The House On Cold Hill by Peter James book review

Ghosts abound in Peter James’ The House On Cold Hill

House On Cold Hill by Peter James

Featuring about as many tropes as a horror fan could gather from the harbinger of a title, The House On Cold Hill mixes some intricate and interesting cross-genre storylines with well-worn passages that provide intrigue, but not outright scares.

Cold Hill House is an old mansion latticed in mystery that has just been bought by a young family. While likeable, the central characters are all somewhat stock types, though extensive attention to detail brings minor characters to life in a manner that develops the landscape of the story as well as situating it as a particularly English novel in the manner of his other work.

While it is primarily a character study rather than a thriller, the story’s build-up is severely hampered by underdeveloped and repetitive writing; the wind always “howls” and the lead characters always “pad” across floors.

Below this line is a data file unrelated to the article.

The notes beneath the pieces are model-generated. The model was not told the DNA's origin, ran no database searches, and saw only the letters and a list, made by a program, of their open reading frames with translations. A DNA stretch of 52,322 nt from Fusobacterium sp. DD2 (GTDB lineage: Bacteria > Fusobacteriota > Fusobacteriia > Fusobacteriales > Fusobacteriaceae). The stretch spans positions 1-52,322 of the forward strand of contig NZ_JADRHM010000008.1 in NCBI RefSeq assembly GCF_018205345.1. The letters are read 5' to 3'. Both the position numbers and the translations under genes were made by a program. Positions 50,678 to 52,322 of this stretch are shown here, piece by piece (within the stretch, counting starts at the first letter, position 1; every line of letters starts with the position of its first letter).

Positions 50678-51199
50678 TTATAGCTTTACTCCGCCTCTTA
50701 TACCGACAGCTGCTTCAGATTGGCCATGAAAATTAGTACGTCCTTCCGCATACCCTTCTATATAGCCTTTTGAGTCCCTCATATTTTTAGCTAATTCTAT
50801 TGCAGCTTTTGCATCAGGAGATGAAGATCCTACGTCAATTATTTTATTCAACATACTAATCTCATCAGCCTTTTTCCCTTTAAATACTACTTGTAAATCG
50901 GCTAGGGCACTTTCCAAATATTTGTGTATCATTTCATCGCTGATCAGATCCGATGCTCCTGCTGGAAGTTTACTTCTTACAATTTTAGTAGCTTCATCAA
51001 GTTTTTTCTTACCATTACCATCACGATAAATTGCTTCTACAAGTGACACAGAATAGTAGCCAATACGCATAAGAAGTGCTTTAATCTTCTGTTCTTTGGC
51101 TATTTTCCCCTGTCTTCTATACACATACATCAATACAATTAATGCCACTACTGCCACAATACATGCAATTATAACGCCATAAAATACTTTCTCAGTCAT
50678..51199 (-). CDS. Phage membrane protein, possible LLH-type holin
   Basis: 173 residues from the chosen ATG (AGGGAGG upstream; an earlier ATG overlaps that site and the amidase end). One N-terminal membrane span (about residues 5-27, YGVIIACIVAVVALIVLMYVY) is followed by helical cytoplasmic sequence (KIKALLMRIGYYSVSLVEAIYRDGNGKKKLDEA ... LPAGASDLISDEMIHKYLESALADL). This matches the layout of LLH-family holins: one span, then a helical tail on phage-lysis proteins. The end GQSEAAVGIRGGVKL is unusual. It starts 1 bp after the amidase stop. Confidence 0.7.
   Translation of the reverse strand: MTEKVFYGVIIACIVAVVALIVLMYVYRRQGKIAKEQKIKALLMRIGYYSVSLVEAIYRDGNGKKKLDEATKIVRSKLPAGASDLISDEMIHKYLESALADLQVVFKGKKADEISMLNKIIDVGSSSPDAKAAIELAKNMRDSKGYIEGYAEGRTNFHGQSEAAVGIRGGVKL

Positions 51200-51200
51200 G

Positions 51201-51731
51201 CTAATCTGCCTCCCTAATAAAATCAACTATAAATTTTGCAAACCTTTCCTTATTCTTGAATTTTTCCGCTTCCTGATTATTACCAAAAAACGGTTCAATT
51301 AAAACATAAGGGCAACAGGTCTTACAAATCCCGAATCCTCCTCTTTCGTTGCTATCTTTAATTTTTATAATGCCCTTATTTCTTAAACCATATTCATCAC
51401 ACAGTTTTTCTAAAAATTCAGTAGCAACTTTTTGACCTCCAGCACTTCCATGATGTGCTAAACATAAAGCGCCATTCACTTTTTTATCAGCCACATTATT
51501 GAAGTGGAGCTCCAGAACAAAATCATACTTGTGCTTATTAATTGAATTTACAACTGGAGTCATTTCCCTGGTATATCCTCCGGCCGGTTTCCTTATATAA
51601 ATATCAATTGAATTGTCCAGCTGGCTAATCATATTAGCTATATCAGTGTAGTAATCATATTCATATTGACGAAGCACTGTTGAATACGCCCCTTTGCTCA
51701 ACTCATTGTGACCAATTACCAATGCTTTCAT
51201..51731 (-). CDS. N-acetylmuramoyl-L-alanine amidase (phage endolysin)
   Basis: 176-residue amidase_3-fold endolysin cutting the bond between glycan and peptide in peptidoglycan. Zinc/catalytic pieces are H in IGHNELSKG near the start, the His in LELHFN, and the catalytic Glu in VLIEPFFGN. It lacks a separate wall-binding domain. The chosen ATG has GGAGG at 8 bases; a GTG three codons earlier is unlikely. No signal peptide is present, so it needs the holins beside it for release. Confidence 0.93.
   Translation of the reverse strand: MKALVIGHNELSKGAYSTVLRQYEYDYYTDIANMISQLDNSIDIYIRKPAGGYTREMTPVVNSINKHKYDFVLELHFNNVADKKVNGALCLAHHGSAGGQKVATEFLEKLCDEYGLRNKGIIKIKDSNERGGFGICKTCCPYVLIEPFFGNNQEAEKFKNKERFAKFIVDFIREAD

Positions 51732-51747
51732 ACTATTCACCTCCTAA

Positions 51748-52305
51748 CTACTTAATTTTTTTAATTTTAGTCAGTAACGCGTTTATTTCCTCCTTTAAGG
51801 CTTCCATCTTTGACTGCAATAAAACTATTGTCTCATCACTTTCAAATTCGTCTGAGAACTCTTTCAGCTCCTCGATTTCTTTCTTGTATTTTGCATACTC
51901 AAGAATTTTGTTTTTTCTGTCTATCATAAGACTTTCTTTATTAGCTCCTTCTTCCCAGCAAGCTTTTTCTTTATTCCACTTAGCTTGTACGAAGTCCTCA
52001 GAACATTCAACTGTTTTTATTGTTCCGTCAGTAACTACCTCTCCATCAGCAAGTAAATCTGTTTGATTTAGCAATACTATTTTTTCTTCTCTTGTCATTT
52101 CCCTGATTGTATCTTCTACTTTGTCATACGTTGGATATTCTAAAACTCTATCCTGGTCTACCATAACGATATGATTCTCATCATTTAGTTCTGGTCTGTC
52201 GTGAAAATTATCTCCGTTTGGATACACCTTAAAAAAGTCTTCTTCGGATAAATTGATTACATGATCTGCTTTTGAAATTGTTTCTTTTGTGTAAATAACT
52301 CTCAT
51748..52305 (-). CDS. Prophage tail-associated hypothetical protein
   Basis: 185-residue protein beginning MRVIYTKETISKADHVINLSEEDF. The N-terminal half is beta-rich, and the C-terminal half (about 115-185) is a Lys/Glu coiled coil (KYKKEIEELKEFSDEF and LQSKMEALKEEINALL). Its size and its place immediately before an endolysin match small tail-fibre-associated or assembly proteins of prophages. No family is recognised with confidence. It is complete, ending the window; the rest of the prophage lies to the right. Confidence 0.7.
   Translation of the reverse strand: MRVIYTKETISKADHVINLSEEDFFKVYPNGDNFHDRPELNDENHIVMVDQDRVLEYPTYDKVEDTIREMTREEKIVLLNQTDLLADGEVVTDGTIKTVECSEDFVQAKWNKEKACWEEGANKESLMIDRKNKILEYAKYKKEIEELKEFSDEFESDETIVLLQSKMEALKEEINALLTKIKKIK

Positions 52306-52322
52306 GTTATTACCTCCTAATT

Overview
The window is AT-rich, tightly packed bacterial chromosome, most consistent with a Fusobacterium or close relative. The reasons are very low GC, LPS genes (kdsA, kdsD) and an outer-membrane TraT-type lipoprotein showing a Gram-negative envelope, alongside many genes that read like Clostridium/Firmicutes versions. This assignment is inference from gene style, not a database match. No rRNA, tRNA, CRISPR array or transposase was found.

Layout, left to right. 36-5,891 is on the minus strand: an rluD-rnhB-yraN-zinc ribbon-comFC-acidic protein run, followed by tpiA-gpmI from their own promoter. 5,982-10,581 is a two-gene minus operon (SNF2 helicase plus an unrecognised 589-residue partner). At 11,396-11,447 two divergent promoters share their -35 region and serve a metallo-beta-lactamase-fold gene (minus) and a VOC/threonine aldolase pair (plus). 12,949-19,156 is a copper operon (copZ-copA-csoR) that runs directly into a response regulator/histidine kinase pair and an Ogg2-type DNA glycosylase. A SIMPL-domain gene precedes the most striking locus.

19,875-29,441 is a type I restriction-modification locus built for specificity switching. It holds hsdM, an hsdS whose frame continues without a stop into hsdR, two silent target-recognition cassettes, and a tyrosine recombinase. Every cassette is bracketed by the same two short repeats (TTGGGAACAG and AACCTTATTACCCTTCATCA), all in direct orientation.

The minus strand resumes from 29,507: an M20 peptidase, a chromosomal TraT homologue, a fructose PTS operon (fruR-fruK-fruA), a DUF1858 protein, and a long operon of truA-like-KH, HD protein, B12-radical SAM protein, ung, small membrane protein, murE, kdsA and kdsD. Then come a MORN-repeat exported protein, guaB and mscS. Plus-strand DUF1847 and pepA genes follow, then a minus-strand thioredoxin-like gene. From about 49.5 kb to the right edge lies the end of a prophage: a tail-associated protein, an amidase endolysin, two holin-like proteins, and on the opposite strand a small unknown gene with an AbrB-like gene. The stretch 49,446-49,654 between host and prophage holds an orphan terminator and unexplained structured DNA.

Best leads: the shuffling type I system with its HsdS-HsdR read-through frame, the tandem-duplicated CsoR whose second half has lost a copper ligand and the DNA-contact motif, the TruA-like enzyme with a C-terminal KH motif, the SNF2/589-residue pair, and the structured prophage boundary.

What’s more, when James does use more imaginative language, it is so obviously a clue that the half-awake reader has seen the story’s big reveals before the book’s half-way point, which saps a lot of the scare factor.

Compounding the problem, so many different genre strands are then criss-crossed that some key plot lines are simply not completed. This becomes frustrating as pivotal set pieces are not fully explored and, as a more serious structural fault, it means that the novel’s gothic design feels like a false façade because stylised sections are not given enough background information to ring true.

Peter James’ The House On Cold Hill is an entertaining, if rather unimaginative, multi-genre mystery with a staff of colourful characters but rather drab decor. Ultimately, it collapses under the weight of its own architectural ambition at the expense of a greater attention to detail.